In new memoir, Carolyn Pfeiffer recounts the triumphs and trials of a young woman among the stars

Marfa resident and eminent film producer Carolyn Pfeiffer has written a strikingly personal memoir on her early career in cinema and life as a young woman living and working on films in Europe in the 1960s, many of which are revered classics to this day. Photography by Rick Guest.

MARFA — Marfa resident and celebrated film producer Carolyn Pfeiffer has led an uncommonly fascinating life — one that landed her among the upper echelons of cinema as a young woman. Her new memoir, Chasing the Panther: Adventures & Misadventures of a Cinematic Life, now provides a deeply personal documentation of that legacy, chronicling her entreé into film and the arts in 1960s Europe.

From horseback riding as a child through woodland trails in her hometown of rural Madison, North Carolina, to working as an assistant for actors Claudia Cardinale and Omar Sharif on films including Luchino Visconti’s The Leopard and David Lean’s Doctor Zhivago, Pfeiffer’s memoir weaves tales of her personal tragedies and triumphs with historically significant events and cultural movements she witnessed. 

Carolyn, center, and Madison children. Pfeiffer family archive.

“I was in a magical world,” said Pfeiffer. “Those times were very special times and I just had the good fortune to find myself in that world and to be exposed to people that were so much more educated, accomplished and intellectual than I was, certainly when I arrived. I was a little country girl from North Carolina.” 

“But I was also a sponge,” Pfeiffer added. “I was fascinated by it all and eager. I’ve always loved art.” 

Pfeiffer’s rich past also consists of running a public relations company with clients including The Beatles and Alice Cooper in the Swinging London era, launching independent production and distribution company Island Alive Films, and a stint living and making films in Jamaica. Now 85, she has been residing in Marfa for the past 15 years.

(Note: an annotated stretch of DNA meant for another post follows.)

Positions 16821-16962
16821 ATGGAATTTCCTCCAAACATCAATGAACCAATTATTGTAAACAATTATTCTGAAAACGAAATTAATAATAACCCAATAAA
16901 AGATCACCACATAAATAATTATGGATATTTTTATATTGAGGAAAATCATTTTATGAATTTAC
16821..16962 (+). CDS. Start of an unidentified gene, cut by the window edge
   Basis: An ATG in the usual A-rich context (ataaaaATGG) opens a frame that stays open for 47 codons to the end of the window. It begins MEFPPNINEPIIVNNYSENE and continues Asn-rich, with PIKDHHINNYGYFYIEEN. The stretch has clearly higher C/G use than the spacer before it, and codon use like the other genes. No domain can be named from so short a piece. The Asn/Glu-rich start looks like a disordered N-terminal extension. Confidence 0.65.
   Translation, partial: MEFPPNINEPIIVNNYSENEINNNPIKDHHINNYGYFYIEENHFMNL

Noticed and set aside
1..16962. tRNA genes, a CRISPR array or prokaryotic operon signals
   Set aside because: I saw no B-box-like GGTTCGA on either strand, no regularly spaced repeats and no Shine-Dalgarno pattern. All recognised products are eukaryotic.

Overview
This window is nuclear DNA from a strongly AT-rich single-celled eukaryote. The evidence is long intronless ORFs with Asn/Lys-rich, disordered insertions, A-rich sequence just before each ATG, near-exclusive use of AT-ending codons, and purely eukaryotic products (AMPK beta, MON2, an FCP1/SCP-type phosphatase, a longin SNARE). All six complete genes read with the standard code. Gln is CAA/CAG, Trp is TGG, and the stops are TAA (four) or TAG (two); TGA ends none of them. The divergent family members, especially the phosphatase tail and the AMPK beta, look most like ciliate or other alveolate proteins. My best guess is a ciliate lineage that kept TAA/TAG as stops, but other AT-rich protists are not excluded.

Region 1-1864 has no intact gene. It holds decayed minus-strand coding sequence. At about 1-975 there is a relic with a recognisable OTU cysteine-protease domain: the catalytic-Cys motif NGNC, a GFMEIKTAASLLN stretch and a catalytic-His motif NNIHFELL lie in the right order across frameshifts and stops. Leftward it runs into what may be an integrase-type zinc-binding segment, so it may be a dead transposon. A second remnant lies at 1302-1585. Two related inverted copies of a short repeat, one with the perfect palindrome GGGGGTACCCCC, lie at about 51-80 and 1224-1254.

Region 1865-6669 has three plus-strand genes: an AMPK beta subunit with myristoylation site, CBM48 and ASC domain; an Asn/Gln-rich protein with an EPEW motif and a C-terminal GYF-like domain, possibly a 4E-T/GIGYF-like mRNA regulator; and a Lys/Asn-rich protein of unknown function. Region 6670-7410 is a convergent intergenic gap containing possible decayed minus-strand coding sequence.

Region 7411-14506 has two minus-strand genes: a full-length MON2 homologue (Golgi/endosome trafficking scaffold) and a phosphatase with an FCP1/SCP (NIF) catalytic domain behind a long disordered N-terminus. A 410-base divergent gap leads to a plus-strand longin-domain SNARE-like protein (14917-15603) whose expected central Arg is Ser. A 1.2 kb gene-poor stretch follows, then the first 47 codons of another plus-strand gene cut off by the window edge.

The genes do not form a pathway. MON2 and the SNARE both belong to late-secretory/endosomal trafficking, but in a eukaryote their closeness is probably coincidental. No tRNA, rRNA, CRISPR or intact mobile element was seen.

She came here, of course, to make a movie — and though that particular project never got off the ground, her time here has been creatively fruitful. Her house, where she has been chipping away at the memoir over the years, sits on the edge of town with views of the desert grasslands. 

When The Big Bend Sentinel recently sat down with Pfeiffer to discuss her new memoir, she sat on a couch beneath three of the first artworks she ever collected, primitive Sicilian paintings depicting biblical scenes in elaborate wooden frames — a style she was introduced to by Visconti who called them “people’s art.”

Claudia Cardinale and Carolyn at an Italian market. Carolyn Pfeiffer archive.

Due to the nature of Pfeiffer’s work interacting with larger-than-life characters in the movie business, it was regularly suggested she consider a memoir, she said — but that same access comes with a respect for the privacy of her famous colleagues, which at first gave Pfeiffer pause. Through her time living with Sharif and going in and out of dressing rooms with Cardinale as their personal assistants, Pfeiffer knew the individuals not as glamorous movie stars but as people, something that comes across in her anecdotes and reflections in the book.